Gambian conservation organisations want to integrate the processes of policy and law implementation in the Gambia's forestry sector. This desire was expressed on May 7th, 2021 in Banjul, the capital, during a conference on deforestation in The Gambia, organised by the All Gambia Forestry Platform (AGFP). The West African country has lost more than 100,000 hectares of forest in the last 10 years.
The bleeding of forests continues in The Gambia despite the government’s ban on timber exports in 2019. In order to see this through, civil society actors want to integrate the forest monitoring mechanism. This was the main recommendation made in Banjul on May 7th, 2021 at a conference on illegal timber trafficking, organised by the All Gambia Forestry Platform (AGFP) under the theme “no trees no life”. “Participants at the conference called on the government to empower anti-deforestation organisations to participate in the control of illegal log trafficking at the borders and within the country,” reads the final communiqué.
Among other recommendations made to the government to stop deforestation in The Gambia, there is the sensitization of local authorities on their roles in issuing permits for felling trees in the forests under their jurisdiction. Participants urged the government to begin the process of enacting the Cites (Convention on International Trade in Endangered Species of Wild Fauna and Flora) Bill for effective protection of endangered plant species, enforce the ban on charcoal production and promote the use of alternative energy for domestic consumption.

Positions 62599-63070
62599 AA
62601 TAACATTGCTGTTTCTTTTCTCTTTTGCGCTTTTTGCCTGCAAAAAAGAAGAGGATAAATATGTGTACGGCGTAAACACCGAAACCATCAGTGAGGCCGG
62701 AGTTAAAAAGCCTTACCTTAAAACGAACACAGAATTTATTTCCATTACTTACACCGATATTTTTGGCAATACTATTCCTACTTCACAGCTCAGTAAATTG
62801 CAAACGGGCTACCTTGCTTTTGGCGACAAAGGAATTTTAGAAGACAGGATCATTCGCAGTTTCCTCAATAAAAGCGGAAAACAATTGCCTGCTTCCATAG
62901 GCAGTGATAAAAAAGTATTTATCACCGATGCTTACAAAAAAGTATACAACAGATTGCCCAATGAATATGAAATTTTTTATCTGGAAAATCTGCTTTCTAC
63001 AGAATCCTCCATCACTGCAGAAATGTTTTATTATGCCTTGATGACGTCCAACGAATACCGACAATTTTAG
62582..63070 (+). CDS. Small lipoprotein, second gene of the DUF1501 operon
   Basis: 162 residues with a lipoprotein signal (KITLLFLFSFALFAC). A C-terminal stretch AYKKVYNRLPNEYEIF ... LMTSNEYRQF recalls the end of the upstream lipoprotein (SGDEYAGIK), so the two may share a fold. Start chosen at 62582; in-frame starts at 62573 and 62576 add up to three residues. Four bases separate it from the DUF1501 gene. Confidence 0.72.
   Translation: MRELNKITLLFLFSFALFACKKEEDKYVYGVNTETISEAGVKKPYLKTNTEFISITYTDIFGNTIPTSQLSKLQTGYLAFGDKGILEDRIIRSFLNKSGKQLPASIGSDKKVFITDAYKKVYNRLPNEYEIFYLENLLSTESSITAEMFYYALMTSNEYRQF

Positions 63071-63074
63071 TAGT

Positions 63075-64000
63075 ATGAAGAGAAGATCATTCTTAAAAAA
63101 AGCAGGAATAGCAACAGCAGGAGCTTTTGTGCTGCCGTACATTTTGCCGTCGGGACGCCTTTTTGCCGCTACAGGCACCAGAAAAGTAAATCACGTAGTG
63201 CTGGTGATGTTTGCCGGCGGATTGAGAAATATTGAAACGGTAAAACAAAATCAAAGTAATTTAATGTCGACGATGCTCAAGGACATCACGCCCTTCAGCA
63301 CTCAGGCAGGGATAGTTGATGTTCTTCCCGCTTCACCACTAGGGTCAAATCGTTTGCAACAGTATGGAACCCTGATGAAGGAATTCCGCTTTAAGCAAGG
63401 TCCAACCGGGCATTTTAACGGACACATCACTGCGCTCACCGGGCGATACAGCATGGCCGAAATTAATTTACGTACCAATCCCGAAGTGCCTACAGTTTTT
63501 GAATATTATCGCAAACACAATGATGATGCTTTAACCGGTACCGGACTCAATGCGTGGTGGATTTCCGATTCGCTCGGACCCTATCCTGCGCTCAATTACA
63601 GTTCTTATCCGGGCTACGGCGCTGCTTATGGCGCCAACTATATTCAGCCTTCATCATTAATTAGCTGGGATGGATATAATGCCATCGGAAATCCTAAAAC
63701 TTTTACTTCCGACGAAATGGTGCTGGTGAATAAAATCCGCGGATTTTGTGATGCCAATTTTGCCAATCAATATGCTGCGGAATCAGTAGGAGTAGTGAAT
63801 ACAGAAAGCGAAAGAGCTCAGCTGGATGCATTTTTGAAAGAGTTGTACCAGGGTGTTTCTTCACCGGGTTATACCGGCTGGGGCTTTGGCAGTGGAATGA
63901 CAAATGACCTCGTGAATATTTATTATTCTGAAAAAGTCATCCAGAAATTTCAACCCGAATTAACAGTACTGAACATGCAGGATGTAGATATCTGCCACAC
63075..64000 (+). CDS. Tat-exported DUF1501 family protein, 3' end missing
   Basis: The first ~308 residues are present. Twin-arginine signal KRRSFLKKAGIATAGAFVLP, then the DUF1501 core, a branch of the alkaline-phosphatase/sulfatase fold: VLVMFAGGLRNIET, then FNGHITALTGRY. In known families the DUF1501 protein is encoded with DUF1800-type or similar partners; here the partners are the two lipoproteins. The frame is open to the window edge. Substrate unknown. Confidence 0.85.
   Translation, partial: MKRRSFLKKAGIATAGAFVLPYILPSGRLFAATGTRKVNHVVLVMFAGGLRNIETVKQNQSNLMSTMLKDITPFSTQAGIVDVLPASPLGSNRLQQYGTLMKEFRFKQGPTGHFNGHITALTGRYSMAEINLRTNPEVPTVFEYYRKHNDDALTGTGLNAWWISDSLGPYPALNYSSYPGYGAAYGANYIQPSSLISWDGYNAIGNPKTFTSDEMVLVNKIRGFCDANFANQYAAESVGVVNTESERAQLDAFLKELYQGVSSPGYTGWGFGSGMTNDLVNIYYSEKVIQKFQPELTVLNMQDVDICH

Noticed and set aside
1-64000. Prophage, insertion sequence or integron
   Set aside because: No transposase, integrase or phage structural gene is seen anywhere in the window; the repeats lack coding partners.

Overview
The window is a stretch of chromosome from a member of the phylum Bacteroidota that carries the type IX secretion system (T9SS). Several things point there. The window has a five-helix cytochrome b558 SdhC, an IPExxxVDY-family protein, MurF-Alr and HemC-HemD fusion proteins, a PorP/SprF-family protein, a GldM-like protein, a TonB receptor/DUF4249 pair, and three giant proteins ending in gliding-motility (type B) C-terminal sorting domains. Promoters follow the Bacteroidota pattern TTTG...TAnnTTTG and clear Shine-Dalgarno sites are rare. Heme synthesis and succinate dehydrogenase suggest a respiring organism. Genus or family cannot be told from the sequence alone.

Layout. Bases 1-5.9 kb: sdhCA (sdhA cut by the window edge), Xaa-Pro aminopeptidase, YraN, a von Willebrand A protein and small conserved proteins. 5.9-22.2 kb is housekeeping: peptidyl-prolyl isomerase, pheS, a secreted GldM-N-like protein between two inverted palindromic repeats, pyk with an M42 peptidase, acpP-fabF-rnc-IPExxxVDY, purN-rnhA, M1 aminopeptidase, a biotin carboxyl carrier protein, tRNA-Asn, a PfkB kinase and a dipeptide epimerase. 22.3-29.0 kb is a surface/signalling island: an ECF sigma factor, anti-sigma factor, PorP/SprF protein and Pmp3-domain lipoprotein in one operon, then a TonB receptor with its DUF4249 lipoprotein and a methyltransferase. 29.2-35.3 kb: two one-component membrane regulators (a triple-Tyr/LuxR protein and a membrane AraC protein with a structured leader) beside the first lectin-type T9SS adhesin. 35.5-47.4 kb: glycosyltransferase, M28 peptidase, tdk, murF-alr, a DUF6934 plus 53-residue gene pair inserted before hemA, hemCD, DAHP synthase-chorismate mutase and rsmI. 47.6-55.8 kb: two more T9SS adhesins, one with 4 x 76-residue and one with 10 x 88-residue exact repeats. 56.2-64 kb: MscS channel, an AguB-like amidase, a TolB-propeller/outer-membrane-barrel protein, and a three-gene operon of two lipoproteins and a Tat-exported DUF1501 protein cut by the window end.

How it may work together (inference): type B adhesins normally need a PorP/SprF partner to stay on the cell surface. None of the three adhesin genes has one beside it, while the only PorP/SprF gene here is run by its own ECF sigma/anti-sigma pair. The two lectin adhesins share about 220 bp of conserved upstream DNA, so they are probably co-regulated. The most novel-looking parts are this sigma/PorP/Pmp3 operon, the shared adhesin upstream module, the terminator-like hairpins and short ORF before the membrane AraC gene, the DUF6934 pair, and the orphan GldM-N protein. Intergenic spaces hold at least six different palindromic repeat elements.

According to AGFP President Saikou Janko, the Gambian government has weakened in its crackdown on illegal timber trafficking. The report of the investigation into the 38 containers of rosewood intercepted in Gambian seaports in 2019 has still not been made public. A scandal following which the French shipowner CMA-CGM decided in July 2020 to suspend all its timber exports from the Gambia.
Regarding rosewood, a report by the non-governmental organisation (NGO) Environmental Investigation Agency published in June 2019 indicates that over the past decade, 1.6 million trees have been exported from The Gambia. These figures come from a recent report published by the UN Food and Agriculture Organisation (FAO). The Gambia lost almost 100,000 hectares of forest between 1998 and 2008. This rapid loss of forest cover is especially detrimental to rural populations, whose livelihoods are threatened.